A Very Personal Interview + Book Giveaway

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Hi Everyone,

Today, I’m sharing with you the most intensely personal interview I have ever done. When I was first sent these questions, I never thought answering them would help me make peace with feelings I’d been unconsciously suppressing for many years, but I am so thankful that this was the case. I’ve learned a lot about myself over the last few days because of this, days that have been painful yet necessary for me to heal in many areas of my life and find joy again where before there was nothing but sadness and confusion. And speaking of joy…this interview has given me, truly, for the very first time, a venue to share my feelings with you all about the amazing man, my beloved soulmate, who has changed my life in so many glorious and magnificent ways since we’ve been together. I hope you enjoy not only reading about him, but also about a few important books that have touched my heart, some of my inspirations, including one legendary panther, and many other things, both serious and silly!

I’d like to take a moment to say a special thank you to Jean, of Jean The Book Nerd. You couldn’t have known how these questions would affect me when you sent them along, Jean, but I will be forever grateful that you did, and also for how kind, caring, understanding, and wonderfully generous you’ve been to me throughout this entire process. Thank you so much!!! *hugs*

Additionally, Jean is hosting a giveaway of not only Deadmarsh Fey, but also my supernatural thriller, Corcitura. You can enter for a chance to win a Kindle copy of each novel by clicking here.

And now, without any further delay, onto the interview…

  1. What was the single worst distraction that kept you from writing this book?

It wasn’t a distraction, but taking a wrong storytelling direction kept me from writing Deadmarsh Fey for an entire year. 2013 was spent working on what would become the fourth book in Dwellers of Darkness, Children of Light (the series Deadmarsh Fey launched), only I didn’t know this at the time, which was why writing this book out of sequence felt very wrong, not to mention terribly frustrating. There were things happening in this novel that I had no explanation for, and an untold history of how this world my characters found themselves imprisoned in had come to be.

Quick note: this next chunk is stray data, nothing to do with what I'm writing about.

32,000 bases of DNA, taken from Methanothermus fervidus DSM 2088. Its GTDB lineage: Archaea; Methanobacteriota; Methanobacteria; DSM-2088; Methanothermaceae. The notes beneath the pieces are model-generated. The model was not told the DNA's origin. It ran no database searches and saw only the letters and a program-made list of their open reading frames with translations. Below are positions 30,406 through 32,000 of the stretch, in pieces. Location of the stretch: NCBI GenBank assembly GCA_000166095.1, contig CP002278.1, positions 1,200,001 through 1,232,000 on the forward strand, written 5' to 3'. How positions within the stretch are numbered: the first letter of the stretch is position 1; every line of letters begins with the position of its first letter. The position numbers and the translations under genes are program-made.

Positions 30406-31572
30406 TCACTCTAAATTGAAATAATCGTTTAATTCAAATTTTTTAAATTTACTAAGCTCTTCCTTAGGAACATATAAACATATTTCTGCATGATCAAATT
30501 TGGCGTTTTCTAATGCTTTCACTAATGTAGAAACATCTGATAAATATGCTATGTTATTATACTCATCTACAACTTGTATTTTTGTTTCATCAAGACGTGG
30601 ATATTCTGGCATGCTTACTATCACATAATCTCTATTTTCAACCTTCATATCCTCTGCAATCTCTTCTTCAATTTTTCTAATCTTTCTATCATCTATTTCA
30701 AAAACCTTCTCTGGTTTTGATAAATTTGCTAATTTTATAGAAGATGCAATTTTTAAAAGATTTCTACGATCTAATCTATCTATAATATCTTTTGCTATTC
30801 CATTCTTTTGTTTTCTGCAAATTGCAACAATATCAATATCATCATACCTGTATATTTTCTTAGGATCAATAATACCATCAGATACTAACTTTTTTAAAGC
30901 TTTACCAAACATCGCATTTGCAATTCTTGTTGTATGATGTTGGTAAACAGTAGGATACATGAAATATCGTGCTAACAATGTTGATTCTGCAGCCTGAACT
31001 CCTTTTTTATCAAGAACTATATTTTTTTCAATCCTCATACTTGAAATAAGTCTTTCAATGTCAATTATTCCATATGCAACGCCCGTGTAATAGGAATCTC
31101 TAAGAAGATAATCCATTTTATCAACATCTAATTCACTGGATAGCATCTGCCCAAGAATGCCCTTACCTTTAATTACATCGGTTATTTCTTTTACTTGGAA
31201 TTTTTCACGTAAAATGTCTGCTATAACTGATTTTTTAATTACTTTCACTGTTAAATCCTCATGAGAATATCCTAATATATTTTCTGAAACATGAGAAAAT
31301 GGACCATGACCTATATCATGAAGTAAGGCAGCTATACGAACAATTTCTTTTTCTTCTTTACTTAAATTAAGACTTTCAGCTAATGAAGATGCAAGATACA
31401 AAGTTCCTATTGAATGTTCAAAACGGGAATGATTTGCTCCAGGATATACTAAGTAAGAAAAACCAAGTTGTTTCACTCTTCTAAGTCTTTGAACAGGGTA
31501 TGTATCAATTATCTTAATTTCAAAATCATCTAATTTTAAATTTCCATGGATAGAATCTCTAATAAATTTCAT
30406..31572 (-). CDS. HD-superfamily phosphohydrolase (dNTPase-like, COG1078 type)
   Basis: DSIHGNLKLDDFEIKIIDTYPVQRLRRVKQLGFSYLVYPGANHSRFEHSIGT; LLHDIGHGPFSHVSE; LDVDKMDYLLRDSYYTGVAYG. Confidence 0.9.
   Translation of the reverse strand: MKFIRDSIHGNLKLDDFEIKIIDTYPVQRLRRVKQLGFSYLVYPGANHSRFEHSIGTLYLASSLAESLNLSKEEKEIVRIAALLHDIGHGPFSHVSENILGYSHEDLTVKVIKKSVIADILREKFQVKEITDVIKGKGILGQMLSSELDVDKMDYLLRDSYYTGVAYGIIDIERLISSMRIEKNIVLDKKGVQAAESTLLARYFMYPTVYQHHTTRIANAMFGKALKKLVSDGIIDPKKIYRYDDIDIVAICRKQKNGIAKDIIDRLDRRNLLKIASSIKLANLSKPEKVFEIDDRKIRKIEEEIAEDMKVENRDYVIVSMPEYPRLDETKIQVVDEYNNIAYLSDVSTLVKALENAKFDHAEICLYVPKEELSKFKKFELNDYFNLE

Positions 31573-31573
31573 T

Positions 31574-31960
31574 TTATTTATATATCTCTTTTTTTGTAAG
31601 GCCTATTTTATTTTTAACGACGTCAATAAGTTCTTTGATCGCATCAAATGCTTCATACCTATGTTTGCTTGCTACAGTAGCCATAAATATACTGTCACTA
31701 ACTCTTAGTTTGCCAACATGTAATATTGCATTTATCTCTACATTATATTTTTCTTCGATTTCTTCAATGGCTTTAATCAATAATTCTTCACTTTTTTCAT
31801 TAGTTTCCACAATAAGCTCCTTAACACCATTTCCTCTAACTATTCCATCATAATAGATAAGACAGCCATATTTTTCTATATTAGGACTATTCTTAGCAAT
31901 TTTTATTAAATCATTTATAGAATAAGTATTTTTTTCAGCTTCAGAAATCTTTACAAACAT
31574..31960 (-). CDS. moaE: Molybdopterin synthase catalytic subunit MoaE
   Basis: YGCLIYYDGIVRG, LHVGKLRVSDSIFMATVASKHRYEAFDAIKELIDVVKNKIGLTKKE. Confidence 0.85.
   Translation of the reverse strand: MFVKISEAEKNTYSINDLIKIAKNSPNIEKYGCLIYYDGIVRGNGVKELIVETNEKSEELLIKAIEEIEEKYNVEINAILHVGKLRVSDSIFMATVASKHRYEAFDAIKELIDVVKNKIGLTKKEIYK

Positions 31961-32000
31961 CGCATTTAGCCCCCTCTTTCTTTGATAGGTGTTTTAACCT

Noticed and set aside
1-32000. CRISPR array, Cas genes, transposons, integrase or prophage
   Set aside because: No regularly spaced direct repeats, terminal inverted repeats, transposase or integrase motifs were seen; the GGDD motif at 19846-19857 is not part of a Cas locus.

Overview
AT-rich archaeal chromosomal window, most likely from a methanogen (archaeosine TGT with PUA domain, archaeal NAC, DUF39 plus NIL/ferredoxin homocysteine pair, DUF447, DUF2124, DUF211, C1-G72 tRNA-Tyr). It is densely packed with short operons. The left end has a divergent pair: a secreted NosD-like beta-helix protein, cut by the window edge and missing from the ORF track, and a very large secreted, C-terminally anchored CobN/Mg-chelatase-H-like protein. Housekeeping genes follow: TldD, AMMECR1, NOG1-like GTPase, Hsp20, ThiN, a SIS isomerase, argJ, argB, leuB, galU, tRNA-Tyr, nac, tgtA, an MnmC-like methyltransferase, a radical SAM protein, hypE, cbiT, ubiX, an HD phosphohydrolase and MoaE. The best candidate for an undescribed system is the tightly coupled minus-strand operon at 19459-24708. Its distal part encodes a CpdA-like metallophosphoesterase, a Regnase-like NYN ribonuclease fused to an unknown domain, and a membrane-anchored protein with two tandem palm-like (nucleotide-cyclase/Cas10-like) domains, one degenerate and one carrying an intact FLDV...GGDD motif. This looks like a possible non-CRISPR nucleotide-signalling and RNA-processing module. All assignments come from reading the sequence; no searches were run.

When my mind cleared enough for me to be able to envision the trajectory Dwellers of Darkness, Children of Light, needed to take, I realized that these stories—begun as prequels to a fantasy series I’d started writing in 2003, a series in which some characters from Deadmarsh Fey were my main adult protagonists—had taken on lives of their own, and were now demanding to be told, and unless I gave in, I’d never be able to understand what had affected the characters in those original books so strongly when they were children, and molded them into the adults they became. And then the Dark Wreaker burst onto the scene, with a horde of devils in his wake, and changed everything.

Even though the experience I underwent in 2013 was incredibly frustrating, I do not regret the time I spent working on that fourth book. What was written in it (and the novel is fully written, though it will alter dramatically when all is said and done) laid the foundation for nearly every myth and legend—even inspiring a number of significant events in Deadmarsh Fey—that I would have never known how to interweave throughout the series if I hadn’t written that fourth book first.

  1. Has reading a book ever changed your life? Which one and why, if yes?